That’s not to say your dream is over, just that you need to reevaluate.
Optimism is good, but realists have a better ability to make adjustments to their plans and have a better experience.
Here’s an example.
If you’ve run half marathons in 2:06, 2:05, 2:02 and this year you’re determined to get under 2 hours, you know that’s going to be pushing your limits.
If you then get injured and miss 4 weeks of training, you can clearly see that this is going to have an impact on your chances of dipping under 2 hours.
Now, if in previous years you’ve just winged it and not really done much training but this year you’ve been training hard and following structured programs, then those 4 weeks might not have the same impact. The step up in your training might negate some of the missed weeks.
But if you’ve been training hard in previous years as well, 4 weeks out this time round isn’t going to go unnoticed.
The worst thing you can do is to try and accelerate your training in an effort to get caught up.
If you got injured previously, adding extra stresses to your training is likely to cause additional issues than the extra fitness you may gain for boosting your workload.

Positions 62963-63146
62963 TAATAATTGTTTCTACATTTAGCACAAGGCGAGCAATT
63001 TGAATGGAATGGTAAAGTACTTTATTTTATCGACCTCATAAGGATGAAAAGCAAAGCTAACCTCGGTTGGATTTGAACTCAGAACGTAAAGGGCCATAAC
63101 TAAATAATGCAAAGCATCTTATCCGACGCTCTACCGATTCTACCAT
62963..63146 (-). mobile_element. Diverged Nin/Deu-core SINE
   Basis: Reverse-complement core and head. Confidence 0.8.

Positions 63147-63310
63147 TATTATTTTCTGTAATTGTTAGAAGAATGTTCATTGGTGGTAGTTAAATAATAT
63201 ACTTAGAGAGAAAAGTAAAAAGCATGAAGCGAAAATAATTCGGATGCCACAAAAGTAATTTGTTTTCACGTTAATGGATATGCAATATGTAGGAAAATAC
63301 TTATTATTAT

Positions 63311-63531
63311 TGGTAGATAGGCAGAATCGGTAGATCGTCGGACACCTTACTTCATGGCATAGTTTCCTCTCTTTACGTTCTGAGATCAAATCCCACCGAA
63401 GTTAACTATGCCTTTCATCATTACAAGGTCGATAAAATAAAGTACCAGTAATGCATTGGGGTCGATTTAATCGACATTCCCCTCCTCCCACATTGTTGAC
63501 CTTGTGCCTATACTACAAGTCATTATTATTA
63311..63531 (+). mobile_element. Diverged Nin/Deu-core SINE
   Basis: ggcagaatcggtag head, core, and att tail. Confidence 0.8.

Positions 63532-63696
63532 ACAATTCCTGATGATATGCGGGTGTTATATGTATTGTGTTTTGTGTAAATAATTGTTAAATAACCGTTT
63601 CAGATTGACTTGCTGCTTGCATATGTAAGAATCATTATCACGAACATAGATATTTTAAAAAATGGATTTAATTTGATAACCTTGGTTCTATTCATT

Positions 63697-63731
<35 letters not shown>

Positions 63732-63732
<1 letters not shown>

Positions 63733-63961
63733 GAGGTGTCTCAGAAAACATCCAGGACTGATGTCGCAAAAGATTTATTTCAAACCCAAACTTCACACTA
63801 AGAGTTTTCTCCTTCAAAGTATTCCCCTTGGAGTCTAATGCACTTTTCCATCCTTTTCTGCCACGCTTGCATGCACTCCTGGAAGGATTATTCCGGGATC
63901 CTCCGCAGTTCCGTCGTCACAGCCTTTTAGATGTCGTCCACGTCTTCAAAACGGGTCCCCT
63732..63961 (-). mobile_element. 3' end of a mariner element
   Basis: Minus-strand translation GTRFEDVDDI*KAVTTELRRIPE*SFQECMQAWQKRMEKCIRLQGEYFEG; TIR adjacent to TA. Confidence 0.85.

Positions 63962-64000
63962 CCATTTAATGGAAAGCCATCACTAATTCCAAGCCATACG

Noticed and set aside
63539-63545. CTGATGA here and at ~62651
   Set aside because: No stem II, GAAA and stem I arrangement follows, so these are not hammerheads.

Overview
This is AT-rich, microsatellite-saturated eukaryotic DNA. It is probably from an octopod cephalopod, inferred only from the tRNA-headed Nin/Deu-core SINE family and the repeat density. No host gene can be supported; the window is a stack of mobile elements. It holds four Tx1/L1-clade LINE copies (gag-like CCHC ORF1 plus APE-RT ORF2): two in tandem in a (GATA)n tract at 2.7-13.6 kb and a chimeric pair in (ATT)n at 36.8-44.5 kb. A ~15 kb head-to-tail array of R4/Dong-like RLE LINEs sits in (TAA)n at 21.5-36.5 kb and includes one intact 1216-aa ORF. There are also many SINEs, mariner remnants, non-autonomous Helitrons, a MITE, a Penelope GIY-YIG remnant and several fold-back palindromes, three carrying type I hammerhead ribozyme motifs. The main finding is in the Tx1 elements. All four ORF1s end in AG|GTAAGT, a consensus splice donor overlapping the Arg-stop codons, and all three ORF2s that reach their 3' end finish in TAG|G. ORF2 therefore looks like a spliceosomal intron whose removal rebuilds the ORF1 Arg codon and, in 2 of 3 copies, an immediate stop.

The only exception would be if you were only running say once or twice a week, then you might claw back some of the lost ground if you bumped things up to 3 or 4.
Q4) “I’m struggling to get beyond 8 miles, help!”
This has been cropping up increasingly regularly and the underlying question I suppose, is ‘how do I get beyond X miles?’
It can seem overwhelming when you’re training for a 13 mile run and are struggling to get beyond 8.
All sorts of thoughts go through your mind about how hard it’s going to be on race day if you can’t even do this now.
The solution to this one nearly always comes down to pace.
Running a half marathon isn’t hard. In fact I’d say that running a marathon isn’t hard.
The distance will rarely get you, but the pace will every time.
If you had to go out tomorrow and cover 26.2 miles but you had 10 hours to do it in, you’d be ok.
But who wants to run a marathon in 10 hours?